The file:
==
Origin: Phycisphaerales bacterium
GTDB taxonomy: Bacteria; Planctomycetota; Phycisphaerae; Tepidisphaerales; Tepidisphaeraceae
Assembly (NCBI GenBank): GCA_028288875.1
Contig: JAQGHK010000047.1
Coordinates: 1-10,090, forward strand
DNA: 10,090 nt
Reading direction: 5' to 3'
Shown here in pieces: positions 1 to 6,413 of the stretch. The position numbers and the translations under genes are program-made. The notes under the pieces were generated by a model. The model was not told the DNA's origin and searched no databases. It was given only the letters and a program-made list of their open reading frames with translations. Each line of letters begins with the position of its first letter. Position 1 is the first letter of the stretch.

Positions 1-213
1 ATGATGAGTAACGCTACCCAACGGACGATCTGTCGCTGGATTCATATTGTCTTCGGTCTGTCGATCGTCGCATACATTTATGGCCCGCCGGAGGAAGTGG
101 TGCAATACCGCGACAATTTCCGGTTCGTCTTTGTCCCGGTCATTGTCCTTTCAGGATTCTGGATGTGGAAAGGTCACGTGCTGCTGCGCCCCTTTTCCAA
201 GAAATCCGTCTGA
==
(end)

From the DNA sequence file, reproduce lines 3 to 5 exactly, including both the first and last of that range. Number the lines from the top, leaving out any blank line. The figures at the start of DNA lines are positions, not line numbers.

Assembly (NCBI GenBank): GCA_028288875.1
Contig: JAQGHK010000047.1
Coordinates: 1-10,090, forward strand